20 Companies Most Susceptible To Negative Comments Via Twitter

In my previous post, I listed companies that were susceptible to negative feedback via Facebook. Now it’s time to look at Twitter. In the report How Consumers Give Feedback, we analyzed what US consumers did after they had a very bad or a very good experience.

As a part of the analysis, we examined the difference in social media use across 141 companies. Our analysis looked at how often people that had interacted with those companies had also used social media to talk about a very bad experience in the previous 60 days. We then compared that data to the overall US average.

This chart shows the 20 companies that interact with consumers who are most likely to tweet about a very bad experience.

As you can see, Days Inn, Courtyard By Marriott, Hyatt, Continental Airlines, 21st Century, and Bright House are more than three times as susceptible to having a bad experience show up on Twitter.

The bottom line: These firms need to think a bit more about Twitter than the average company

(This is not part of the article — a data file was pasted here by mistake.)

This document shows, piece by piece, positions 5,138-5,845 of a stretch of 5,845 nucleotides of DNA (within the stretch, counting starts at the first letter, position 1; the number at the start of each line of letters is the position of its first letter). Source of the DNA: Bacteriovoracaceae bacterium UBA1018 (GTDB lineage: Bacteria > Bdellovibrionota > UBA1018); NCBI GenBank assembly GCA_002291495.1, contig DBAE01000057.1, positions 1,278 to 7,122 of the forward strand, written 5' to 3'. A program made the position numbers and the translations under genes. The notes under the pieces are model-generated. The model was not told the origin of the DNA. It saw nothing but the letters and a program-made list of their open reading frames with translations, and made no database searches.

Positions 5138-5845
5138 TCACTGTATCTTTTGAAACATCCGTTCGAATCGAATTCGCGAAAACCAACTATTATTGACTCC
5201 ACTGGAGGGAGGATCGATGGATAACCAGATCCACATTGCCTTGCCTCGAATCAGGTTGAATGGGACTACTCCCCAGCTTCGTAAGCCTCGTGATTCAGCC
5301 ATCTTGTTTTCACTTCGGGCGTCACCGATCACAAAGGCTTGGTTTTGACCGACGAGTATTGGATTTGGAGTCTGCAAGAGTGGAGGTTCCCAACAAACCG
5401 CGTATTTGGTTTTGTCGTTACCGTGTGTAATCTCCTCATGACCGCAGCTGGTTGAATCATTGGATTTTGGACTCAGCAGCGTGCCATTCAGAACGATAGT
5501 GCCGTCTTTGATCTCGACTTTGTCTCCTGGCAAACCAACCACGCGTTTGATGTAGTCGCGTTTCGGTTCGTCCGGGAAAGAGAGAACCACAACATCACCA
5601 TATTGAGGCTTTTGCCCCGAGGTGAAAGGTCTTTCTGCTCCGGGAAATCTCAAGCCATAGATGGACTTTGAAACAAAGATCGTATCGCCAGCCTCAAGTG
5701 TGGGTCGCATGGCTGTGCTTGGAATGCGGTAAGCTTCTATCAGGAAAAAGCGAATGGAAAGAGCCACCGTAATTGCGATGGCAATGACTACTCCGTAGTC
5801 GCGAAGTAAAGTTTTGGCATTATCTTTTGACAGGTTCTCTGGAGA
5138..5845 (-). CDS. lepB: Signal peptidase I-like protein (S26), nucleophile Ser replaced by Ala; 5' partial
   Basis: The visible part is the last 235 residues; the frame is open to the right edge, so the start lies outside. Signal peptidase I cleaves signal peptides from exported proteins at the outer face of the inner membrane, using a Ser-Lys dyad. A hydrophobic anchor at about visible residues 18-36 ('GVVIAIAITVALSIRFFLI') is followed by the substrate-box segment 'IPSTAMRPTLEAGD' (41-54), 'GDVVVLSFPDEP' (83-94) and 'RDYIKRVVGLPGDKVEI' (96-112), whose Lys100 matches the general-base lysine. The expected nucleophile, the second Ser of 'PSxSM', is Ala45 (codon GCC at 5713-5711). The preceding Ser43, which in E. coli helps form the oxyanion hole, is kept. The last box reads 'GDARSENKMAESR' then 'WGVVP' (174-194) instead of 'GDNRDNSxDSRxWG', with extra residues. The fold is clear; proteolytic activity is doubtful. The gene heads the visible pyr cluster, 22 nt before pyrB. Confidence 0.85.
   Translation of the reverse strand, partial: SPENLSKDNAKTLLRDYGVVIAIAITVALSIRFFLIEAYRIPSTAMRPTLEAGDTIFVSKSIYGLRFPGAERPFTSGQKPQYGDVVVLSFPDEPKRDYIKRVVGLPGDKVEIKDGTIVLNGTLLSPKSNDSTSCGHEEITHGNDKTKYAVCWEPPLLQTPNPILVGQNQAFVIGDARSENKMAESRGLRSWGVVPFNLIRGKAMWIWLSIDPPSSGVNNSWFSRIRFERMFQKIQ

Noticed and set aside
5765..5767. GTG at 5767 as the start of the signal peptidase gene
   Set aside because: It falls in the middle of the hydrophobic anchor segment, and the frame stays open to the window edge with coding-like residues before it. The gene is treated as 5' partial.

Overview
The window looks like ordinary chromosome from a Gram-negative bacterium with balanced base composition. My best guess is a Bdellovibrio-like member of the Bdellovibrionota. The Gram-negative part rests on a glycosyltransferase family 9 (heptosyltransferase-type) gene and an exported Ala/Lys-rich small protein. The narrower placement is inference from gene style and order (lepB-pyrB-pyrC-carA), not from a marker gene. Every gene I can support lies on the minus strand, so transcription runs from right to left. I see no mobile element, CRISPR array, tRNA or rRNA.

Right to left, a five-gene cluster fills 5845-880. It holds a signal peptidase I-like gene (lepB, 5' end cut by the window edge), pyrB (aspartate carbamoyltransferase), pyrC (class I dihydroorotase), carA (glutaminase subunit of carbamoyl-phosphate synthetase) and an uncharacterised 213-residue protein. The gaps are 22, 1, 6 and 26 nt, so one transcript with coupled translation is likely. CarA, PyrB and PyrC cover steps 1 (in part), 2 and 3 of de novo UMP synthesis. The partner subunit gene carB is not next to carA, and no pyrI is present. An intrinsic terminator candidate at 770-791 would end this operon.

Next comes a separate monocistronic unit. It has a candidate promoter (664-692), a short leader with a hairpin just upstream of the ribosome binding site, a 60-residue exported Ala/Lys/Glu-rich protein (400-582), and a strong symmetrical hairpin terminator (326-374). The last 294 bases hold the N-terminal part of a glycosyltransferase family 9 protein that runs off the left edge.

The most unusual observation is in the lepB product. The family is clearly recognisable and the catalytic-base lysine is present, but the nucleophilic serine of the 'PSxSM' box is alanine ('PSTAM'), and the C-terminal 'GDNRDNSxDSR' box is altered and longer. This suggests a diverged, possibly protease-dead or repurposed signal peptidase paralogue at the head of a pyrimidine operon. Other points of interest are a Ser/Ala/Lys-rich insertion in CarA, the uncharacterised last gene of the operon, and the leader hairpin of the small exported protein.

Apple Beats Windows In Customer Experience

When it comes to the customer experience of PC firms, Apple stands alone.

pc-vs-mac-small

In a new Forrester report, I examined results for the five PC brands in Forrester’s customer experience index (CxPi): Apple, Compaq, Dell, Gateway, and HP. The analysis examines feedback from more than 4,500 US consumers about their interactions with these firms. Here’s some of what we found:

  • Apple came out on top, with a “good” rating of 80%. Compaq, HP, and Gateway ended up between 63% and 66% while Dell came in at the bottom with a “poor” 58% rating.
  • Apple received the highest score for all three components of the CxPi. It had a particularly large lead over all other PC makers when it came to being easy to work with (17%+ better than the others) and being enjoyable (15%+ better than the others).
  • Dell landed at the bottom of the PC rankings because it was rated well below the other firms in the areas of being easy to work with and being enjoyable.

The bottom line: The Windows ecosystem needs an extreme customer experience makeover.

P.S. You might also want to read the post Apple Beats Windows, Part Two

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